Monday, January 29, 2007

Index of Film Reviews

It's only a small addition, but you may notice there's a new link at the top right of this page to my Index of Film Reviews. It's pretty basic, but allows access to reviews of films I posted on the blog, as well as older reviews and comments posted at places like IMDB and At The Movies.

Sunday, January 28, 2007

The Week in Review

  • The Last King of Scotland (Kevin MacDonald, 2006)
  • The Fountain (Darren Aronofsky, 2006)
  • They're A Weird Mob (Michael Powell, 1966)
  • Perfume: The Story of a Murderer (Tom Tykwer, 2006)
  • Women on the Verge of a Nervous Breakdown (Mujeres al Borde de un Ataque de Nervios, Pedro Almodóvar, 1988)
  • Tie Me Up! Tie Me Down! (¡Átame!, Pedro Almodóvar, 1990)
  • A Spanish Labyrinth: The Films of Pedro Almodovóvar (Mark Allinson, 2001) - 10% read
THEATRE (my very first time - I'm a theatre-virgin no more):
  • Don's Party (Williamson)

Tuesday, January 23, 2007

David Lynch's Lost Highway

Some readers will know that Lost Highway is my all-time favourite film. I don't know if any other film can top it for me. That's not to say that an even more brilliant film cannot be made. But some kinds of magic can happen only once. Perhaps.

The Fred meeting Mystery Man scene (above) was part of the trailer that piqued my interest to see the film in 1997. That scene remains possibly my favourite scene from any film ever. Seriously twisted - mind-bending stuff!

I first saw Lost Highway around November 1997. I keep my movie tickets, but the Kino cinema in those days did not have the film title printed on them and I hadn't yet set up the film database I have now. This film left me in an altered state of consciousness; I left the cinema that Friday evening in a daze and it took me quite some time to come out of it. Some would argue that I'm still in it. Who am I to argue? Film will never be the same for me.

I spent many hours discussing the film with my significant other, as we tried to unlock the mysteries of what we had just seen. I had signed up an internet account six months earlier, and that weekend was the one when I really discovered what the internet was about. I spent most of it on Yahoo (remember, this was pre-Google) searching for answers. By Sunday afternoon, I was pretty confident that my understanding was in the approximate ball-court of Lynch's intention. It would take a second viewing to confirm it, though this was two years later at a screening at The Astor.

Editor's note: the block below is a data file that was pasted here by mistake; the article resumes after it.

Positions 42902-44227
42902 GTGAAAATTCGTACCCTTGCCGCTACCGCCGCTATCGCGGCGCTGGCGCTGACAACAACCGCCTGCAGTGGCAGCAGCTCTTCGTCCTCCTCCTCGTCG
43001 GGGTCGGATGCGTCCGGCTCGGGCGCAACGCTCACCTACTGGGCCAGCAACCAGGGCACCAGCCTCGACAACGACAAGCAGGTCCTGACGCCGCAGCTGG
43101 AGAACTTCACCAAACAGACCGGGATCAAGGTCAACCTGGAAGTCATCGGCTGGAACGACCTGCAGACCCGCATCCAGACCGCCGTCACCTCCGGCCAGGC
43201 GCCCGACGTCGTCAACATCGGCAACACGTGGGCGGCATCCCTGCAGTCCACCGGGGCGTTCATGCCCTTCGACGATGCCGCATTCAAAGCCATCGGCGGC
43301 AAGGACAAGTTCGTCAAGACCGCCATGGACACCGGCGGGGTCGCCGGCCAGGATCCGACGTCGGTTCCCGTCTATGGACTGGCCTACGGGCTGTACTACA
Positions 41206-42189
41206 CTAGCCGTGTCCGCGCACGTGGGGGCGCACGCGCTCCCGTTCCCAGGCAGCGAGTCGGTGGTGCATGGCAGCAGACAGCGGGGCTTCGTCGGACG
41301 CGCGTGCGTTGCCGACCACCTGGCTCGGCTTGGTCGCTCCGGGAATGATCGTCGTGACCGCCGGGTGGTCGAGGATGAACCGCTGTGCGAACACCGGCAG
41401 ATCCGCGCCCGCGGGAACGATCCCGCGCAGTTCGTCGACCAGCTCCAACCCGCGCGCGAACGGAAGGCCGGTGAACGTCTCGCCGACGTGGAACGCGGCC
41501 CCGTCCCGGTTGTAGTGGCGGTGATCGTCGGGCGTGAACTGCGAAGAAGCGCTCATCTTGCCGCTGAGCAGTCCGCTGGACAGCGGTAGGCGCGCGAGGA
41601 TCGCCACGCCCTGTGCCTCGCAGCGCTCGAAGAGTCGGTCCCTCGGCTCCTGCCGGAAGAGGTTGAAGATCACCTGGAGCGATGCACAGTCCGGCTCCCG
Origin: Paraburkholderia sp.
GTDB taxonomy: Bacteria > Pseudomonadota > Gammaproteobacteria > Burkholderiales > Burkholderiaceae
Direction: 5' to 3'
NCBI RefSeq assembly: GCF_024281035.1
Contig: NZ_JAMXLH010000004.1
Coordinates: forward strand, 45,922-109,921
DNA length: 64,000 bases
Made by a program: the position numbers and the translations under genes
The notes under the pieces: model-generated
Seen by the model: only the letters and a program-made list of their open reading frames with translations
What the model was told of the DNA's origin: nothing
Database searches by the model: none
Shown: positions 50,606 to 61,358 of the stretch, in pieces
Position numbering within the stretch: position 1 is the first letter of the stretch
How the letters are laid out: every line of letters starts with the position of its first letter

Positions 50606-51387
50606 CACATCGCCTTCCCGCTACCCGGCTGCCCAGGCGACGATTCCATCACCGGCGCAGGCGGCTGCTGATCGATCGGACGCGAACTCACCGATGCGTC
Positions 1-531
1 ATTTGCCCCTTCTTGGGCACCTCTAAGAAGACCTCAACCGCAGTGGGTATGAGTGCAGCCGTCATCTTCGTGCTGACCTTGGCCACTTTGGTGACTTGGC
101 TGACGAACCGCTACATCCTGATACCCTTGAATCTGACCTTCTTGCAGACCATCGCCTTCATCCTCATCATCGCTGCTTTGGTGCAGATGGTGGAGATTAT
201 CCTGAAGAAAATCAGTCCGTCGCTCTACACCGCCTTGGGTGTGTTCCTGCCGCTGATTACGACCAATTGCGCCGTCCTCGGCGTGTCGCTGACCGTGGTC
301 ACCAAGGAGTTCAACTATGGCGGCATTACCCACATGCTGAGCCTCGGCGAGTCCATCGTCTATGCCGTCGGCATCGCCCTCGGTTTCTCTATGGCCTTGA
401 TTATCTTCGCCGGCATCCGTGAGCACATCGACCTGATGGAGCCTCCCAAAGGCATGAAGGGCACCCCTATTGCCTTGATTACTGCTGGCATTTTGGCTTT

Lost Highway was my first exposure to Lynch. After seeing it, I hired on video (how quickly technology is moving; this was pre-DVD) every earlier film he'd made, as well as all 30 or so hours of Twin Peaks episodes(the first two seasons being my favourite TV series of all time). Lynch is, in my opinion, without equal, and remains my favourite director. His work is rare, if not outright unique, among commercially released cinema in its abstraction and its artistry. I consider virtually every piece of his work (with the possible exception of Dune) at least brilliant, and many as masterpieces. Other favourites include Eraserhead, Blue Velvet and Twin Peaks: Fire Walk With Me.

I mentioned in my Year in Review how during 2006 I became a committee member of Melbourne Cinémathèque. During the year I volunteered for the task of printing 100 copies of each week's film annotations as they appear on Senses of Cinema, for distribution at the screenings. When Lost Highway came up, there were no reviews appearing at Senses of Cinema, so I volunteered to write an article. The result was my first serious film review. Serious in the sense that it was of a considerable length (over 2,000 words) and that it had an public audience of serious Melbourne cinephiles. The following was that review as distributed on the evening of October 4. Also screening on the night was the great Lynch classic, Eraserhead.

Lost Highway (1997 USA 135 mins)

Prod Co: CIBY 2000, Asymmetrical Productions Prod: Deepak Nayar, Tom Sternberg, Mary Sweeney Dir: David Lynch Scr: David Lynch, Barry Gifford Phot: Peter Deming Ed: Mary Sweeney Mus: Angelo Badalamenti Sound: David Lynch, Sasumu Tokunow Prod Des: Patricia Norris

Cast: Bill Pullman, Patricia Arquette, Balthazar Getty, Robert Blake, Robert Loggia, Gary Busey

Fred Madison (Bill Pullman) is a man with an identity crisis. He may or may not be who he appears to be and may have committed a terrible crime. David Lynch describes him as “a kind of a regular guy. He’s smart and he could be someone in trouble – a lot of trouble”1 and “lost in confusion and darkness, where fear is in the driver’s seat”.2 Thus begins the dark, mysterious journey of Lost Highway.

Lost Highway is perhaps Lynch’s most ambitious and least understood films, and a favourite among many of the fans of his work. Its mysteries are so dark and seemingly impenetrable, that even if you don’t understand them (and due to the use of various devices3, no-one can understand them fully), you can thoroughly enjoy the experience of not understanding. The mysteries linger long after the credits have finished rolling, an essential part of the experience.

The film’s genesis was simply the evocative two words of the title4 that were used in a novel called Night People by Barry Gifford. The words intrigued Lynch who developed some initial ideas that were further developed with Gifford as co-writer. Their previous collaborations include Hotel Room, a short TV series (directed by Lynch, written by Gifford) and Wild at Heart (written and directed by Lynch, based on Gifford’s novel).